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Creating and sustaining a clinical environment of nursing excellence

Roberts-Turner, Renee DHA, MSN, RN, NE-BC, CPHQ; Coleman, Lael BA; Guanci, Gen MEd, RN-BC, CCRN; Humbel, Tina Kunze MSN/MHA, RN-BC, CCRN, CPN; Walczak, Dory MA, MSHI, RN, CCRN, NE-BC, CPHQ

doi: 10.1097/01.NUMA.0000451036.92210.51
Feature: Specialty Focus: Magnet® Excellence

Using a triadic approach to leadership may help improve certain nursing-sensitive indicators.

At Children's National Health Systems in Washington, D.C., Renee Roberts-Turner is the interim director of Nursing Professional Practice and the Magnet Program director; Lael Coleman is the data coordinator for the Department of Nursing Research and Quality Outcomes; Tina Kunze Humbel is the interim Performance Improvement coordinator for the Department of Nursing Research and Quality Outcomes; and Dory Walczak is the interim manager, Nursing Quality, for the Department of Nursing Research and Quality Outcomes. Gen Guanci is a consultant for Creative Health Care Management in Minneapolis, Minn.

The authors have disclosed that they have no financial relationships related to this article.



Nurse involvement in quality improvement (QI) includes establishing processes for data collection, analysis, display, and dissemination. Importantly, nurses must examine QI data on a regular and close to real-time basis for improvements to be maintained and sustained. At Children's National Health System (Children's National), a 303-bed, pediatric, freestanding, Magnet® hospital in Washington, D.C., the Department of Nursing Research and Quality Outcomes in the Division of Nursing used Culture of Nursing Excellence (CONE) teams as a triadic approach to improve clinical outcomes. (See Figure 1.)

Figure 1

Figure 1

Here we describe how the triadic approach (nurse leader, nurse educator, and clinical nurse) was designed and implemented to address unit-specific care improvements in three nursing-sensitive indicators (NSIs): patient satisfaction, RN satisfaction, and clinical outcomes.

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Strengthening the quality structure

The concept of the CONE team was introduced to nursing at Children's National as a collaborative and shared structural adjunct between the Department of Nursing Research and Quality Outcomes and the clinical areas to analyze opportunities for care improvements. Structure—defined as material resources, human resources, and organizational structure—is an important attribute in the quest for quality outcomes.1 When determining who should comprise the CONE teams, we urged each team to include required and optional participants. The required participants included the nurse leader (nurse manager or director), nurse educator (clinical educator, clinical instructor, or professional practice specialist), and the clinical nurse chairperson or designee of each Shared Nursing Leadership Council. These teams became the drivers of QI for their unit. Optional participants included the unit-specific Magnet champion, members of a unit-level Shared Nursing Leadership Council, and interprofessional team members.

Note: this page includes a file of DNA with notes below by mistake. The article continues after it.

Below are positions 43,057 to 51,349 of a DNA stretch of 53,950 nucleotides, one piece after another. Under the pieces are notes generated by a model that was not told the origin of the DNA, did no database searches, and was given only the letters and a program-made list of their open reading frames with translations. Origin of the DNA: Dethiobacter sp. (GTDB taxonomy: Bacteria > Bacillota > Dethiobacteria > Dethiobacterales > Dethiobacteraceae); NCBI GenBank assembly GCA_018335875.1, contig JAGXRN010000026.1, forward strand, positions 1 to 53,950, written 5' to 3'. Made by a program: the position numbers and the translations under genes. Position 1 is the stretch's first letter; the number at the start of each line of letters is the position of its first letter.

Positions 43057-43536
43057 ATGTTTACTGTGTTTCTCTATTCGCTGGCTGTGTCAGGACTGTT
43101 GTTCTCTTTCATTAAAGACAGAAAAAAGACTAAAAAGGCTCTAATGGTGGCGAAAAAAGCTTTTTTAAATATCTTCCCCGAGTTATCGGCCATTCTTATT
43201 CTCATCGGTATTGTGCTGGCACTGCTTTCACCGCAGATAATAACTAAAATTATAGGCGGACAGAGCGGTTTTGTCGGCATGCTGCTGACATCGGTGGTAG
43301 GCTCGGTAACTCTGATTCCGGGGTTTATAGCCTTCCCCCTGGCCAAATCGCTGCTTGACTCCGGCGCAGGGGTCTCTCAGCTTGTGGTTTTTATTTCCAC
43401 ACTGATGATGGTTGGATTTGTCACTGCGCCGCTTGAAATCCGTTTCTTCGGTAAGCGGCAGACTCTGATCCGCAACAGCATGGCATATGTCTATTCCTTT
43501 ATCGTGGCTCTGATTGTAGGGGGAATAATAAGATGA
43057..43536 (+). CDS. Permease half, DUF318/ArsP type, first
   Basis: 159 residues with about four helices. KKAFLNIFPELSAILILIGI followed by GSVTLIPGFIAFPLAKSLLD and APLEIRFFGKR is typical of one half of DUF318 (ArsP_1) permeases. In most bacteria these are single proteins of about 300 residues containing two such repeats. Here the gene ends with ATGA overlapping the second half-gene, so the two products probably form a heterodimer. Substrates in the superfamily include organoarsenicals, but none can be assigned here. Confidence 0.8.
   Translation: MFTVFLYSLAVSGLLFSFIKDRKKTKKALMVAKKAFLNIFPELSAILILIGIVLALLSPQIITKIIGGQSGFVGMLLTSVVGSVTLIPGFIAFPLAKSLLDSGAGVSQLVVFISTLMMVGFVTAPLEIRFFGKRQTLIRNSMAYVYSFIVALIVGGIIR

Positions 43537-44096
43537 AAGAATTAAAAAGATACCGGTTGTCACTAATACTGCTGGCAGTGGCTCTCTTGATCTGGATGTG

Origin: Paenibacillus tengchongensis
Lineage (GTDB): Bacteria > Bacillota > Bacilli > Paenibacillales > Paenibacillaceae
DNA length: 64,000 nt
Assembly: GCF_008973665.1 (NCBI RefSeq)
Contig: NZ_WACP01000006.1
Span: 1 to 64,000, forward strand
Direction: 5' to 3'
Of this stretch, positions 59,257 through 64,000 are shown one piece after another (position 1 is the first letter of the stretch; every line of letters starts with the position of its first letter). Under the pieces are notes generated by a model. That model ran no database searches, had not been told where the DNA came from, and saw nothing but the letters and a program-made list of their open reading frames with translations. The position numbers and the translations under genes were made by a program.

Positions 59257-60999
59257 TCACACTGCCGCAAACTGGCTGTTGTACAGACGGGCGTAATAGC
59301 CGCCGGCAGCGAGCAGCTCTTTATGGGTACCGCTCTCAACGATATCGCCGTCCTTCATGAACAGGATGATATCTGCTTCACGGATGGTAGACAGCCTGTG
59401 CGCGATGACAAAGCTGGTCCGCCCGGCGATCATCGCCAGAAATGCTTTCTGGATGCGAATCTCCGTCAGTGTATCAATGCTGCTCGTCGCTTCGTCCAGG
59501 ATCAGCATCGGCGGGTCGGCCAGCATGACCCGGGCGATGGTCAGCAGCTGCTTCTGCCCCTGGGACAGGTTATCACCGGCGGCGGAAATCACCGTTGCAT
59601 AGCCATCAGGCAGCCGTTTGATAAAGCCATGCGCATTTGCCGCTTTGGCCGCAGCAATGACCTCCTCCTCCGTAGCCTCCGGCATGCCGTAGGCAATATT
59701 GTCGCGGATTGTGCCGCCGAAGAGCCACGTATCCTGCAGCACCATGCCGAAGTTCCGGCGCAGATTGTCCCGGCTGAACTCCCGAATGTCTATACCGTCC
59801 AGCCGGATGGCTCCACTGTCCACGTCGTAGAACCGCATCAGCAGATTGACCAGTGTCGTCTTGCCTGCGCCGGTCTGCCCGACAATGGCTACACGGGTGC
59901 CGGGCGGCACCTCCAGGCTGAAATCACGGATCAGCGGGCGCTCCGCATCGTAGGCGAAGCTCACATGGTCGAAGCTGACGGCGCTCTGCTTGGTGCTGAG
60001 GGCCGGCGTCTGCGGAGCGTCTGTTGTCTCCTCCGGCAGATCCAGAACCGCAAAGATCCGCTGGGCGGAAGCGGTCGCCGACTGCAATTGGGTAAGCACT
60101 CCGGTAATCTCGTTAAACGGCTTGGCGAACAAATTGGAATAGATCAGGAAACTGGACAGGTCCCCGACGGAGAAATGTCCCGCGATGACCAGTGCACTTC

We also considered how adding the CONE teams would change our current nursing quality structure. (See Figure 2.) The Nursing Quality Committee (NQC) is a subcommittee of the system-level Shared Nursing Leadership Council's Clinical Improvement and Nursing Research Council and was established to ensure active engagement and information sharing among all levels of clinical nurses and nursing leaders. All of the CONE team members were also members of the NQC. This integration of the NQC and CONE teams is a mechanism to ensure ongoing collaboration through shared problem solving and supports a team effort to enhance quality outcomes for our patients.

Figure 2

Figure 2

During the monthly NQC meetings, three CONE teams present their reports using Children's National's approach to QI: the Plan, Do, Check, Act (PDCA) cycle methodology, which addresses patient satisfaction, RN satisfaction, and clinical outcomes. This meeting provides an opportunity for the CONE teams to highlight their successes and dialog with other members about their challenges and barriers. Moreover, the CONE team reporting provides a share-all and teach-all atmosphere.

The CONE teams also work in collaboration with the Pathways to Nursing Care Excellence Fellowship Program, which was created to deliver a targeted curriculum to support nurses' efforts to improve clinical practice and deliver higher quality and safe care. Cohorts have included 8 to 10 nurses as fellows, who select a NSI specific to their clinical area. Not every clinical area has fellows, but the CONE teams that do have a fellow in the program partner with the fellow to make improvements to the selected NSI.

The CONE teams report their monthly data analysis and action plans to their respective clinical area-based Care Delivery Forums—a team comprised of the medical unit director, nursing unit director, unit-based pharmacist, social worker, nutritionist, case manager, and clinical staff. Achieving and sustaining quality outcomes can't be done without an interdisciplinary team that supports its respective CONE team.

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Refining the quality process

Process can be defined as the steps in which healthcare is delivered.1 As it relates to the CONE teams, process involved the teams examining ways to stay well informed about quality indicator data, being able to explain data trends, identifying possible causes and barriers hindering the success of the process, and developing clinical area-specific action plans based on the data. When we established the CONE teams, we invited each team to a workshop to learn details about the background of the quality indicators, how indicators relate to Magnet, and the achievements needed for Magnet redesignation. The teams were required to complete a preworkshop assignment, which included analyzing their monthly graphs related to the three categories of NSIs. This analysis by each CONE team was critical to the team's identity and became the basis of the action plans for each clinical area.